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Stamp Duty Case Stamped On

03 June 2016 | Updated 01 January 1970
 

 

According to The Guardian, HMRC has been knocked back in its attempt to recover £50 million in Stamp Duty pertaining to the £959 Million sale of Chelsea Barracks for domestic property development.

Having unanimously won its original case and appeal, HMRC was confident there was no chance of the decision being overruled - until a more recent ruling that HMRC had pursued the wrong party.

The Guardian quotes Richard Murphy a director of Tax Research UK, as saying: “This needs to be a serious kicking for the people involved, including the senior management of HMRC. We cannot run a tax authority on the cheap.”

A statement obtained by ThisWeekinFM from HMRC reads: 'The court of appeal ruling supports our view that SDLT [stamp duty land tax] is payable. We are disappointed that the decision makes that tax much harder to collect so we are considering an appeal.

'Four Tribunal judges thought that we were assessing the right taxpayer but the court of appeal has disagreed. This was a complicated legal point and we are considering the implications.

'HMRC is proud of our record of winning most avoidance cases that are taken to litigation by the taxpayer and we protected over £1 Billion in April alone. We tackle avoidance wherever we see it and litigate where necessary to ensure schemes are defeated and the tax due is paid'.

 

Original ruling

The Upper (Tax) Tribunal originally upheld a legal ruling against a the SDLT avoidance scheme. Scheme user, Project Blue Ltd, had appealed against an earlier First Tier Tribunal (FTT) decision relating to its purchase of the Chelsea Barracks in London. It was deemed the SDLT sub-sale alternative finance scheme was used in an attempt to eliminate all of the SDLT due on the purchase of the barracks. The Upper Tribunal decided Project Blue must pay £38 million in SDLT that would have been due if it hadn’t used the scheme.

 

Case law

The decision also affected 24 similar commercial cases and similar avoidance schemes with around 900 users, valued at £85 million in tax. The case was the first to test a targeted anti-avoidance rule in the SDLT legislation.

 

David Gauke, Financial Secretary to the Treasury, said at the time: “HMRC’s position in this important case has now been backed twice by the courts. The message is clear – tax avoidance is complex, expensive and self-defeating. We continue to crack down on both avoidance and evasion – last year HMRC’s compliance activity brought in £23.9 billion.”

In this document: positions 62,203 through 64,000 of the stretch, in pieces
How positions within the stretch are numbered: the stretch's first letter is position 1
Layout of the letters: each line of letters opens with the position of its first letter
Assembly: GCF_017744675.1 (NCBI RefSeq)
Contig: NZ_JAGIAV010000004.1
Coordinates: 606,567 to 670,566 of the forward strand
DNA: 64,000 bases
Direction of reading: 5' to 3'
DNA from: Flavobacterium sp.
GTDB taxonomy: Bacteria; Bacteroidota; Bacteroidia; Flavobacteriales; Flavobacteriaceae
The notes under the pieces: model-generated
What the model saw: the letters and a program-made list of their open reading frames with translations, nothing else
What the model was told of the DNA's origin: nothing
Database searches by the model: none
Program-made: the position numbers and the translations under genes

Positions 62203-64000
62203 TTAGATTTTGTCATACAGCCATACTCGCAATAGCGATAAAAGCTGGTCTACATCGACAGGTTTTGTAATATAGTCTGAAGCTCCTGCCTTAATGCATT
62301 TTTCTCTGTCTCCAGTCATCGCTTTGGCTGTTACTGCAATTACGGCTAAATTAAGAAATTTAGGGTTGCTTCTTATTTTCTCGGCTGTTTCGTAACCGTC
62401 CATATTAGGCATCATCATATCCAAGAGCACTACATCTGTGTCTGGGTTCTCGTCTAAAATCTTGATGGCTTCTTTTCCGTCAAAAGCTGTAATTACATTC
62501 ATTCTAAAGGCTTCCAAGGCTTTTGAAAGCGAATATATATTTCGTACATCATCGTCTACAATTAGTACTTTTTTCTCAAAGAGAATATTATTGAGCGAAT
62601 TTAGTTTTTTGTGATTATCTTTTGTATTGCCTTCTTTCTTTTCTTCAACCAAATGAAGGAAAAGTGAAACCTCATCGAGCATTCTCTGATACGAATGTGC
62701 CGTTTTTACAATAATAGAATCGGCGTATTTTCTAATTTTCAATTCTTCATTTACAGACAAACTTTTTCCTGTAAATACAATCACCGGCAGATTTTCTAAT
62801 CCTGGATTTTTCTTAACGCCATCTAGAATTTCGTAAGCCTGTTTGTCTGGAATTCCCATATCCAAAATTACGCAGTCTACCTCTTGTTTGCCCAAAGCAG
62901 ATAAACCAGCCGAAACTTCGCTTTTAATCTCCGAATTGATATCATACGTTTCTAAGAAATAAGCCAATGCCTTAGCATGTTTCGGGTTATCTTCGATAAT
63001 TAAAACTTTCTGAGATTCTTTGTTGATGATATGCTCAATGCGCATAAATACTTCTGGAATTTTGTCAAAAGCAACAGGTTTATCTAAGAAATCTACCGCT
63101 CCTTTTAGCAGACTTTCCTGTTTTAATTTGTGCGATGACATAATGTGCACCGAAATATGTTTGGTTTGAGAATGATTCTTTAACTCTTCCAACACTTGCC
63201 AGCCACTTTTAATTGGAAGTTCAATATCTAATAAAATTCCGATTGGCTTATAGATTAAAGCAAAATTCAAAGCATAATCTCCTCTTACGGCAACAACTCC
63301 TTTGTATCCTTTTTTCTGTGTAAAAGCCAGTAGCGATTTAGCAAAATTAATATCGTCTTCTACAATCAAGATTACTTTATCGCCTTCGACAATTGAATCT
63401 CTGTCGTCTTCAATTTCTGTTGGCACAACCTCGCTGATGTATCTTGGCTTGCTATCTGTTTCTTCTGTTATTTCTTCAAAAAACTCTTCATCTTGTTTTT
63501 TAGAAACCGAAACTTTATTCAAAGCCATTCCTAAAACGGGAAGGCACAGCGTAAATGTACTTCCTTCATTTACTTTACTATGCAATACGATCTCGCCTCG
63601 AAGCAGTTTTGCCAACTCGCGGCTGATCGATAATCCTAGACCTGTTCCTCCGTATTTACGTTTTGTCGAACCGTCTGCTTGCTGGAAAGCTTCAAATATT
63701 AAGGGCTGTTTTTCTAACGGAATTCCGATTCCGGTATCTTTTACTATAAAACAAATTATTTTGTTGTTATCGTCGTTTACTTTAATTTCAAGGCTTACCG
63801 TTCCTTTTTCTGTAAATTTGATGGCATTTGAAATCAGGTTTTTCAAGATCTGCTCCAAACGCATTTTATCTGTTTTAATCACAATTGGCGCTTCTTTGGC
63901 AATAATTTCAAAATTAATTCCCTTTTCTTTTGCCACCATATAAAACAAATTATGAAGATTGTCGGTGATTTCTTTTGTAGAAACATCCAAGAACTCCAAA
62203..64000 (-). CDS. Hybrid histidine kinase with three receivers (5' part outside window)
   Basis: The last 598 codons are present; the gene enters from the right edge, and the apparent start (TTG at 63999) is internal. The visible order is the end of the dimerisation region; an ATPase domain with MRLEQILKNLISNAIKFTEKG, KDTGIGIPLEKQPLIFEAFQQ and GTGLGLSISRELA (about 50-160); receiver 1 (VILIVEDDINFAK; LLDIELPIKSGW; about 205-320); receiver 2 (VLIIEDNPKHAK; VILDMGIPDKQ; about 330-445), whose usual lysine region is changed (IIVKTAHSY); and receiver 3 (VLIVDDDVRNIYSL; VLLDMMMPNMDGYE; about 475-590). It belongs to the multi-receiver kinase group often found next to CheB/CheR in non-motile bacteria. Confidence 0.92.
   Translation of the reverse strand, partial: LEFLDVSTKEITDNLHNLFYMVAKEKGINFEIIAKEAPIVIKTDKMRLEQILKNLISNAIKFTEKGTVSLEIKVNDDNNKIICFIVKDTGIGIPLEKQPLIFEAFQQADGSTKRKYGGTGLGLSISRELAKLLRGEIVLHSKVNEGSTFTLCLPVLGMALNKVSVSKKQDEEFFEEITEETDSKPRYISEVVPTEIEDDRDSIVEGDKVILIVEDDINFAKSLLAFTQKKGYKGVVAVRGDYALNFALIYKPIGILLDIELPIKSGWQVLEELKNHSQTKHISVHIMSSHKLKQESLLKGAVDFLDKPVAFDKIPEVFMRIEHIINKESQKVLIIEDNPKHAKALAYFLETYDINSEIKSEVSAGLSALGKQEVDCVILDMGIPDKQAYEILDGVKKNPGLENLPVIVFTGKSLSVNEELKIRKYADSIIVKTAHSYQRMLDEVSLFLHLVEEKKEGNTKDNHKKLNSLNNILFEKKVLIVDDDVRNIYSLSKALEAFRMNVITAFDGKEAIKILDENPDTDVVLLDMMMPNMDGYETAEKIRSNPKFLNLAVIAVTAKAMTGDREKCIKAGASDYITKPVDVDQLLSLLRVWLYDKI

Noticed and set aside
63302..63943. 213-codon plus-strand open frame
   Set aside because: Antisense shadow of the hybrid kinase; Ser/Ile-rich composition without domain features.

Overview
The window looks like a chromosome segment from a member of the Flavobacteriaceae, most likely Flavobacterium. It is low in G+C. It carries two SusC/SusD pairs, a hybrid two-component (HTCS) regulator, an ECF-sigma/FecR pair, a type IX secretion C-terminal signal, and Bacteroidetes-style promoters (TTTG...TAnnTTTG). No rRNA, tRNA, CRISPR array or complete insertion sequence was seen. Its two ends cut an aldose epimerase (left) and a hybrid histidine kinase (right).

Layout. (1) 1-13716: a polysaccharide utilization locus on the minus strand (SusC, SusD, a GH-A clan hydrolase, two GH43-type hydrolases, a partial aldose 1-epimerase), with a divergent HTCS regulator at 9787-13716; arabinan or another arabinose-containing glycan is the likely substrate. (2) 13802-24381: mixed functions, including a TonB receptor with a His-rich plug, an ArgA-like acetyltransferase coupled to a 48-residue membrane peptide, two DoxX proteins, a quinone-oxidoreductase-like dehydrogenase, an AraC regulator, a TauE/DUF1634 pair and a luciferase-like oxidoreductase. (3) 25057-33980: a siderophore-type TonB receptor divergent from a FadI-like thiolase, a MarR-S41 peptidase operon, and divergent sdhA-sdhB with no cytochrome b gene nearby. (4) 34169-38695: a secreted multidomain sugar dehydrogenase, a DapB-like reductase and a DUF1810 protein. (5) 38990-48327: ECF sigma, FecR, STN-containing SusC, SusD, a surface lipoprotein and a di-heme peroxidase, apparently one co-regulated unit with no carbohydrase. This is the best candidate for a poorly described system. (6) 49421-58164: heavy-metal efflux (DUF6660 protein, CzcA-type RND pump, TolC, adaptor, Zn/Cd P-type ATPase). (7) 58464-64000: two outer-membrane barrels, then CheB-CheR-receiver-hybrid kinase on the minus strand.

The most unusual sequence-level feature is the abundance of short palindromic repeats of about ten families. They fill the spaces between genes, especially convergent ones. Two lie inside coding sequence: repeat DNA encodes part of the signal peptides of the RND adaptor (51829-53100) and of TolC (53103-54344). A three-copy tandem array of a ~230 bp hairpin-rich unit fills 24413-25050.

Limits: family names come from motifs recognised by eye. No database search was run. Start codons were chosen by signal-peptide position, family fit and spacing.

Events

Chelsea Barracks was sold to Project Blue Ltd in January 2008 when the company was owned jointly by the Qatari Government and CPC Group. The company is now solely owned by the Qatari Government. The SDLT legislation removes tax obstacles to alternative property finance transactions (which includes Islamic finance transactions) to ensure that they aren’t taxed more than conventional loans. In this case, the transactions were combined with others in a complex tax avoidance scheme designed to ensure that no tax was payable at all.

Project Blue Ltd argued that the transactions had been carried out for commercial reasons and not to avoid tax.

 

Caught out

According to The Guardian: 'Project Blue, a company owned by Qatar’s sovereign wealth fund, the Qatar Investment Authority, used an instrument called an ijara. It works as a leasing arrangement to comply with Islamic law, which forbids the charging of interest. That meant Qatar’s Masraf al-Rayan bank was the formal owner of the property.

'Lord Justice Lewison said in the judgment that under an ijara arrangement, a bank or other financial institution buys the asset that the customer wishes to acquire and then leases that asset to him. The rent is calculated in such a way that the bank will receive a return on its investment. The customer will also have an option to buy the asset. However, it is critical to appreciate that the bank will be the real owner of the asset for the term of the lease and the customer will not'.

The Guardian article also revealed: ' The Qatar Investment Authority has interests in a raft of prime properties in London, with stakes in the Shard and the Canary Wharf estate. It is also the largest shareholder in Sainsbury’s and has a significant stake in Barclays, which it helped avoid a government bailout in the wake of the financial crash.'

Picture: Tax your lot - HMRC is considering a further appeal on the Chelsea Barracks ruling

Want to read the most recent ruling - Click Here

Article written by Brian Shillibeer | Published 03 June 2016

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